Ironically, the Virgin (heh. heh heh. Heh heh heh heh) Galactic Spaceship Two flight mode might actually be better for this, with a short-term exposure to zero-g probably reducing the chances of getting sick. However, the short duration will complicate performing what is a probably a new maneuver for both parties. It's likely they won't make it all the way through the checklist, which will make it difficult for the pilots to get passengers to return to the full upright and locked position for the return to Earth ("re-entry" would be a confusing term, here).

Ron Wanttaja
 

bmcj

Well-Known Member
HBA Supporter
Joined
Apr 10, 2007
Messages
13,513
Location
Fresno, California
Would not a balloon be the most economical for space tourist venturing like the Red Bull thing What'his'face jumped from?
You underestimate the cost of such a balloon. I've heard the numbers but can't quote them off the top of my head. I do recall that they were quite staggering, and reusability is, if not impossible, the at least difficult and expensive. Remember, Helium can be expensive too, and is not unlimited. Already, I've heard that Helium prices are going up because of the demand and limited supply.
 

Apollo

Well-Known Member
Joined
Feb 7, 2010
Messages
301
Location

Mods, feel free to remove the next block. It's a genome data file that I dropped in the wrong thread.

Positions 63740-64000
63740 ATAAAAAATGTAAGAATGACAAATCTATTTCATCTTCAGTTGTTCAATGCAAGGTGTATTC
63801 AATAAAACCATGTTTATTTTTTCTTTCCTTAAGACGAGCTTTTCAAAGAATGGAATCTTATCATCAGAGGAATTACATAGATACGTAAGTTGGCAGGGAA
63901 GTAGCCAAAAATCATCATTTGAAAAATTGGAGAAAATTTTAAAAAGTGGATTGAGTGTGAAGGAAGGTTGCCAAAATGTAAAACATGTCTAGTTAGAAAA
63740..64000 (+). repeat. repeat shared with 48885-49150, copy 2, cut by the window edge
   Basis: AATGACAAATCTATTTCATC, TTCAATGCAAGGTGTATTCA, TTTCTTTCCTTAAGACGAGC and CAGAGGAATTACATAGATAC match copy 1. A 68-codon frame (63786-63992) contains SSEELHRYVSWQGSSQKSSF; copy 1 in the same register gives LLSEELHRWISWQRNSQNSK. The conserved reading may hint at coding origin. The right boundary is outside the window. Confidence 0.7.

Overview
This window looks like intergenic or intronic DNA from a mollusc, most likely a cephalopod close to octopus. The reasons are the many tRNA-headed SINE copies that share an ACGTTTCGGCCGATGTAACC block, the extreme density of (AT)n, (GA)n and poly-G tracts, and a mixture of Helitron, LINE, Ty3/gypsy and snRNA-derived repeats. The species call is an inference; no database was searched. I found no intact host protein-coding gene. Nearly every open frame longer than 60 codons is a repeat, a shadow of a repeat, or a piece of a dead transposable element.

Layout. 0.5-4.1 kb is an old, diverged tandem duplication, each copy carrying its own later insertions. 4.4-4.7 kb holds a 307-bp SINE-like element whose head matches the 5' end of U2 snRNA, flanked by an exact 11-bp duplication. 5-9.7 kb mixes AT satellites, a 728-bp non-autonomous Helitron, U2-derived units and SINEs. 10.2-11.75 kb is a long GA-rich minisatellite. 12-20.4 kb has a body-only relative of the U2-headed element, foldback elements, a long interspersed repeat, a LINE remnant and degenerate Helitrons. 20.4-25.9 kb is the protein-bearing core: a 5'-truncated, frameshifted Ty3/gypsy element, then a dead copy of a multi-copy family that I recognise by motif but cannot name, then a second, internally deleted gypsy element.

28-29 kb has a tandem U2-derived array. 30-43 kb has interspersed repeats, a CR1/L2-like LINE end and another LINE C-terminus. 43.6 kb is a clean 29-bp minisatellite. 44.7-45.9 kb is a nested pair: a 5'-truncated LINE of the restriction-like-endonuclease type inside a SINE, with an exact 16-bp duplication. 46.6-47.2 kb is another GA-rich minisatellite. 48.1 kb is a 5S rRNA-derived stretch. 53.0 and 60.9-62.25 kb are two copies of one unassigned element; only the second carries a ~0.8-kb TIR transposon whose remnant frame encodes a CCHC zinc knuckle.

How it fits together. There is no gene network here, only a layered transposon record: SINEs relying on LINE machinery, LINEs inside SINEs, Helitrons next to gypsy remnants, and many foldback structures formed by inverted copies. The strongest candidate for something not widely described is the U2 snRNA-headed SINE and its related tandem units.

Southern California, USA
When you consider how much of the Internet's growth was driven by, errr, "naughty stuff," it's likely an *orbital* boutique hotel would be a real draw...
LOL - the adult entertainment industry has always been at the forefront of new technology developments. Whether it's VCRs, CDs, digital cameras, streaming video, etc. the adult industry adopts new technology quickly. When Google or Sony finally develop robot companions, there's gonna be some sexy fembots for sure. There's a lot a lonely men out there :depressed

The problem with low-cost access to earth-orbit is that there's no place to visit - YET. Bigelow Aerospace is developing inflatable space stations and "habitats" that will allow space hotels to exist in the not too distant future. That's when the fun begins, whether it's space based manufacturing, space vacations for the rich, or the 100 mile high club :)

http://www.bigelowaerospace.com/
 

JamesG

Well-Known Member
Joined
Feb 10, 2011
Messages
2,408
Location
Columbus, GA and Albuquerque, NM
Certainly would be a draw, but: remember that the gravity at your Love Cap(sule) is going to be, basically Earth-normal. Lot of folks would be disappointed in that.
But the view would be spectacular and pop-culture actually expects StarTrek-like experiances. I don't think free-fall would be missed that much.
 

bmcj

Well-Known Member
HBA Supporter
Joined
Apr 10, 2007
Messages
13,513
Location
Fresno, California
But the view would be spectacular and pop-culture actually expects StarTrek-like experiances. I don't think free-fall would be missed that much.
You're assuming the pop-culture actually remembers Star Trek. ;)
 
Top